Study: Imaging has Slowed Down Since 2005 | Healthcare Informatics Magazine | Health IT | Information Technology Skip to content Skip to navigation

Study: Imaging Demand has Slowed Down Since 2005

July 25, 2012
by Gabriel Perna
| Reprints

According to a new study in Health Affairs, there has been a decline in the demand for imaging studies, which has led to a decrease in the demand for new radiologists. The study, which was conducted by a pair of health economics researchers, also found that growth in the use of magnetic resonance imaging (MRI) and computed tomography (CT) for patients in the United States slowed to between one-to-three percent per year between 2006 and 2009. This came after a decade of growth that exceeded six percent annually.

The authors, in the study, say several policies were the cause of this slowdown. “We hypothesize that higher cost sharing, prior authorization, reduced reimbursements, and fear of radiation are, for different parts of the population, countering some of the nonmedical incentives to order an imaging study,” the authors wrote. “What has occurred in the imaging field suggests incentive-based cost control measures can be a useful complement to comparative effectiveness research when a procedure’s ultimate clinical benefit is uncertain.”

The authors also say if their hypothesis is correct, the imaging field is “evidence that reducing nonmedical incentives to perform a procedure is a useful cost-control strategy, where a procedure’s ex ante clinical benefit is uncertain and clinical guidelines are hard to write.”

The authors looked at claims data for both the Medicare and non-Medicare patients from 2000 to 2009. For the Medicare population, use of CT grew at an annual rate of 14.3 percent from 2000 to 2005. Since 2005, however, it began declining each year, to the lowest increase of 1.4 percent in 2009. Meanwhile, MRI use in Medicare slowed from 14 percent annual growth between 2000 and 2005 to an average of 2.6 percent during 2006-09. The growth rate slowed similarly for non-Medicare patients, with the authors using data from 47 employer-sponsored plans.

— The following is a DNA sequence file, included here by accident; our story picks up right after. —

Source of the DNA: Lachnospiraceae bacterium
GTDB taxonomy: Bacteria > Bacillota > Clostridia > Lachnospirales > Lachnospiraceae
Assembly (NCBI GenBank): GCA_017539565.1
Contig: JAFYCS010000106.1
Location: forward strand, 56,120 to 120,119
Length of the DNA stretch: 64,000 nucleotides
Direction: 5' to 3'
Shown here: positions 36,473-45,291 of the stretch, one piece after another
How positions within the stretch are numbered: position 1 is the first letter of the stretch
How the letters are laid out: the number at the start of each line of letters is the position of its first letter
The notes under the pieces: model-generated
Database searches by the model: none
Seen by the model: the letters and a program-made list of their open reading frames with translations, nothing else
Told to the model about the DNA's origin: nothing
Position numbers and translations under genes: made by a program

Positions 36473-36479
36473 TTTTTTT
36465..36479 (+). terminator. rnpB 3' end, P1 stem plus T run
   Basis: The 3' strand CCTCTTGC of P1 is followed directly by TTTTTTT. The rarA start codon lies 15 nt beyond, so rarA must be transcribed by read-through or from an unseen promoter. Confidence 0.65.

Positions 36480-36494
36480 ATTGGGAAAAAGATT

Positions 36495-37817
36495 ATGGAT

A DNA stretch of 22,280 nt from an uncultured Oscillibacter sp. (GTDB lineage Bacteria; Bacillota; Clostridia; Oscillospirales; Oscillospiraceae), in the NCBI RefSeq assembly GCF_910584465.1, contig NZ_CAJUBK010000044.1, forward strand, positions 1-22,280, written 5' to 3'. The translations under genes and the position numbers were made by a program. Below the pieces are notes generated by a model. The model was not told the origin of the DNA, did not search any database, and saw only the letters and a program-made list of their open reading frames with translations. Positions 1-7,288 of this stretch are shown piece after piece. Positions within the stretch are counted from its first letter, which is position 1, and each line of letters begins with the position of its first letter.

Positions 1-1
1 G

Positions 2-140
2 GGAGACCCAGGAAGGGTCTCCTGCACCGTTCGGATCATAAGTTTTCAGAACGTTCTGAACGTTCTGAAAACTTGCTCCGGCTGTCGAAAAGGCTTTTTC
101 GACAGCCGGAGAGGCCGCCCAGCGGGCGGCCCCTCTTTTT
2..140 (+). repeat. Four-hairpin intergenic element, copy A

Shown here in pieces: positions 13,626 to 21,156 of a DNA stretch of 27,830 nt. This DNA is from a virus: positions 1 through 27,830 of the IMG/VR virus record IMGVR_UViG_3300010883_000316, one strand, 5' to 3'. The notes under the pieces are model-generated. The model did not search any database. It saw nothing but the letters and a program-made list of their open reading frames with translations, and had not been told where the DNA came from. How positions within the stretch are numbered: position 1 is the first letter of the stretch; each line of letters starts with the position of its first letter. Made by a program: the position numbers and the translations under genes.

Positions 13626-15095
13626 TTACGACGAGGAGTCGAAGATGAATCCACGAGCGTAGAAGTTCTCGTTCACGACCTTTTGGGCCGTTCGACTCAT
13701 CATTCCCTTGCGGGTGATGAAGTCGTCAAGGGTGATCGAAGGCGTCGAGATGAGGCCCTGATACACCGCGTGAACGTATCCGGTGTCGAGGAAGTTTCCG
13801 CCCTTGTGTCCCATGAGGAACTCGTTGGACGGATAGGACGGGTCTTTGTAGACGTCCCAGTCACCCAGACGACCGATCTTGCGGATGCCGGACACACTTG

There was an outlier finding. The authors found data from the single northeastern state showed that use of MRI increased at an annual rate of 5.6 percent during 2005–09. For the most part, however, it was a decline.



NewYork-Presbyterian, Walgreens Partner on Telemedicine Initiative

NewYork-Presbyterian and Walgreens are collaborating to bring expanded access to NewYork-Presbyterian’s healthcare through new telemedicine services, the two organizations announced this week.

ONC Releases Patient Demographic Data Quality Framework

The Office of the National Coordinator for Health IT (ONC) developed a framework to help health systems, large practices, health information exchanges and payers to improve their patient demographic data quality.

AMIA, Pew Urge Congress to Ensure ONC has Funding to Implement Cures Provisions

The Pew Charitable Trusts and the American Medical Informatics Association (AMIA) have sent a letter to congressional appropriators urging them to ensure that ONC has adequate funding to implement certain 21st Century Cures Act provisions.

Former Michigan Governor to Serve as Chair of DRIVE Health

Former Michigan Governor John Engler will serve as chair of the DRIVE Health Initiative, a campaign aimed at accelerating the U.S. health system's transition to value-based care.

NJ Medical Group Launches Statewide HIE, OneHealth New Jersey

The Medical Society of New Jersey (MSNJ) recently launched OneHealth New Jersey, a statewide health information exchange (HIE) that is now live.

Survey: 70% of Providers Using Off-Premises Computing for Some Applications

A survey conducted by KLAS Research found that 70 percent of healthcare organizations have moved at least some applications or IT infrastructure off-premises.